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500 Years of Famous American Theologians

Famous American Theologians: 500 year Epic of Amazing Grace, Love & Truth

The United States has the largest Christian population in the world with 230 to 250 million Christians.

How did that happen? Surely, it was the work of God, but He used to Holy Spirit to inspire men and women, just as He did to create the Bible.

There have been thousands of such holy preachers of the Gospel, but here are twenty-one of the most famous.

American Theologians of the 17th Century

1. William Brewster (1566–1644) came to America on the Mayflower in 1620. He was the only one of Puritan colonists with a university education and was the leader of the community and church until a pastor arrived nine years later.

He continued to preach from time to time until his death.

“He was tenderhearted and compassionate of such as were in misery, but especially of such as had been of good estate and rank and fallen unto want and poverty.” – Governor Bradford of Plymouth Bay Colony

2. Richard Mather( 1596 – 22 April 1669) was a minister in colonial Boston and father to Increase and grandfather to Cotton Mather, also famous American theologians.

A leader of New England Congregationalism, he drafted its documents on governance and was an author of the Bay Psalm Book (the first book printed in the English colonies) and Treatise on Justification (1652).

3. John Eliot (c. 1604 – 21 May 1690) was known as “the apostle to the Indians.” He failed at his first missionary effort but succeeded later when he worked with a young Massachusett Indian to learn their language and translated the Lord’s Prayer, Ten Commandments, and other scriptures and prayers into their language.

The Eliot Indian Bible is the first Bible printed in America, translated into the Massachusett language by John Eliot.

4. Increase Mather (1639 – 1723) was a Puritan clergyman in the Massachusetts Bay Colony and president of Harvard for twenty years (1681–1701).

A steadfast Puritan, he taught a strict and godly life to the ministerial students at Harvard whose motto then was “Christi Gloriam,” translated as “for the glory of Christ.”

American Theologians of the 18th Century

5. Jonathan Edwards* (1703-1758) was the first American intellectual and greatest American theologian. Unlike other thought leaders of the Enlightenment who saw science as a challenge to faith, He saw in nature and its laws the hand of God and His glorious design of the universe.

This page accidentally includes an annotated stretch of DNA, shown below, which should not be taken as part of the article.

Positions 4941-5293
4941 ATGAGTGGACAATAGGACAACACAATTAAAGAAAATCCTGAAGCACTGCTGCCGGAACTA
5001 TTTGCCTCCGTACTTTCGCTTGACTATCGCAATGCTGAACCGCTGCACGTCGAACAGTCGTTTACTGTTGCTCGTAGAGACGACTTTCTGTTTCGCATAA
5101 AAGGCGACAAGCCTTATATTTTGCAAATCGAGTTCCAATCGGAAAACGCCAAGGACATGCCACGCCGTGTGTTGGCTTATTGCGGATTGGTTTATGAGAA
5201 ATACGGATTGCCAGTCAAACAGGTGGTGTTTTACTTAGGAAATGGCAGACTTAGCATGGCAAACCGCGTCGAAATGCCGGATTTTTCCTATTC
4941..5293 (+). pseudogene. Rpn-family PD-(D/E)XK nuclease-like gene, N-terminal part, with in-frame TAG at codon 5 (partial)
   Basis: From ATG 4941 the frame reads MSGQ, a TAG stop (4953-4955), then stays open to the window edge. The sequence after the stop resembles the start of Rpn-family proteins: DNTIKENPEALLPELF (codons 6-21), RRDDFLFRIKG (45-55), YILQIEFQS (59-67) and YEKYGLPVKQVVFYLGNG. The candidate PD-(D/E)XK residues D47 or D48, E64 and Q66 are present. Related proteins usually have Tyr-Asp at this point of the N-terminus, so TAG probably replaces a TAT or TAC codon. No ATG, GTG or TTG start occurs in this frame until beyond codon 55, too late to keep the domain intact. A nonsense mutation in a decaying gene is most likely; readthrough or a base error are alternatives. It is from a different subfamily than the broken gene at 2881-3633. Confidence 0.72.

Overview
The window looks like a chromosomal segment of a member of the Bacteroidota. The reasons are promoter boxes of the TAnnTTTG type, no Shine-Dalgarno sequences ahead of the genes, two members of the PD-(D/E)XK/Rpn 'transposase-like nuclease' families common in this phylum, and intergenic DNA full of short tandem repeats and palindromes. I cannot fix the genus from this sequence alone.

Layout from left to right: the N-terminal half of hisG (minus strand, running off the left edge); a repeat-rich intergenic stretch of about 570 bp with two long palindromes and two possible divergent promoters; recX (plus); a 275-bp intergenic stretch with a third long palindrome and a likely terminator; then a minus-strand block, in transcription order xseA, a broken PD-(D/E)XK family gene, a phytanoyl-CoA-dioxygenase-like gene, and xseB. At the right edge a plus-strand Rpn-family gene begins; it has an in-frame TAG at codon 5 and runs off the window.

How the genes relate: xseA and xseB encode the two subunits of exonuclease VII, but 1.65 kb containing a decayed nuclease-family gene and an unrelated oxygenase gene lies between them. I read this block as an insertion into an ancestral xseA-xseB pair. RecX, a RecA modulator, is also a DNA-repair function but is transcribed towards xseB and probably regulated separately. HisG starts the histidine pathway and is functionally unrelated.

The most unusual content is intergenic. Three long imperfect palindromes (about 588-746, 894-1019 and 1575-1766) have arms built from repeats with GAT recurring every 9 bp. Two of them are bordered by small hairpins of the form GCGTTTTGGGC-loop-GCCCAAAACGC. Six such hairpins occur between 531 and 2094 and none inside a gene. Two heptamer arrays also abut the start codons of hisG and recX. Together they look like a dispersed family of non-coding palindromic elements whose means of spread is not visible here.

He is most famous for his sermon “Sinners in the Hands of an Angry God,” and for sparking the first Great Awakening.

He believed that man, the world, and everything that exists was created for one purpose:
the work of Jesus Christ to bring salvation to the world.

*indicates that person is in my book SPIRITUAL LIVES.

6. Thomas Coke (1747 – 1814) was a close assistant to John Wesley, became the first Methodist bishop, and established the Methodist Episcopal Church on Christmas Day, 1784. He succeeded Wesley in leadership and initiated Methodist missions around the world.

He consecrated Francis Asbury as Superintendent of the Methodist Church in America. Asbury described him as

“a gentleman, a scholar, a bishop to us; and as a minister of Christ, in zeal, in labors, in services, the greatest man in the last century.”

American Theologians of the 19th Century

7. Alexander Campbell (1788 – 1866) joined his father Thomas in a reform effort known as the Restoration Movement in forming churches based solely on the unity of the Bible. “A Restoration of the Ancient Order of Things” was the title of Campbell’s essay and sought to unite all Christians in a simple, church.

Since denominations and creeds divide, his principle was/is:

“Where the Scriptures speak, we speak; where the Scriptures are silent, we are silent.”

8. Charles Grandison Finney (1792 – 1875) was a Presbyterian minister and leader of the Second Great Awakening. He led revival meetings where people were called upon to change their minds and life by submitting to the will of God and choosing to be saved. He introduced the “altar call” and prayed with those coming forward to seek salvation.

Revival is a renewed conviction of sin and repentance, followed by an intense desire to live in obedience to God. It is giving up one’s will to God in deep humility. ―Charles Finney

American Theologians of the 19th Century

9. Charles Hodge (1797 – 1878) was a Presbyterian theologian and principal of Princeton Theological Seminary between 1851 and 1878. He was a leading exponent of an orthodox Calvinist theological tradition in America during the 19th century.

He argued strongly for the authority of the Bible as the Word of God. Many of his ideas were adopted in the 20th century by Fundamentalists and Evangelicals.

10. Albert Barnes (1798 – 1870) was a theologian, minister, and author best known for his extensive Bible commentary and notes on Bible, published in fourteen volumes in the 1830s, now in the public domain and available free on E-Sword.

11. Ellen White (1827 – 1915) was a famous American theologian, author, and co-founder of the Seventh-day Adventist Church. Her theology is evangelical, and her theme the ongoing Great Controversy between God and Satan.

She was a vegetarian, and an important figure in American history.

The Smithsonian magazine named her among the “100 Most Significant Americans of All Time.”

12. Cyrus Ingerson Scofield (1843 – 1921) was an American theologian and minister best known for his annotated Reference Bible. His notes teach dispensationalism, a theology advanced in the early nineteenth century by John Nelson Darby.

It was largely through the influence of Scofield’s notes that dispensational premillennialism became influential among fundamentalist Christians and was a source for popular writers like Hal Lindsey.

American Theologians of the 20th Century

13. J. Gresham Machen* (1881-1937) was a Presbyterian scholar and Professor of New Testament at Princeton Seminary 1906-1929. He faced the growing influence of modernism and stood against it.

Whole denominations were appointing ministers whose desire was to make accommodations for Darwinism by substituting the teaching of the Bible with a social gospel focused on the ideas of man, turning away from God.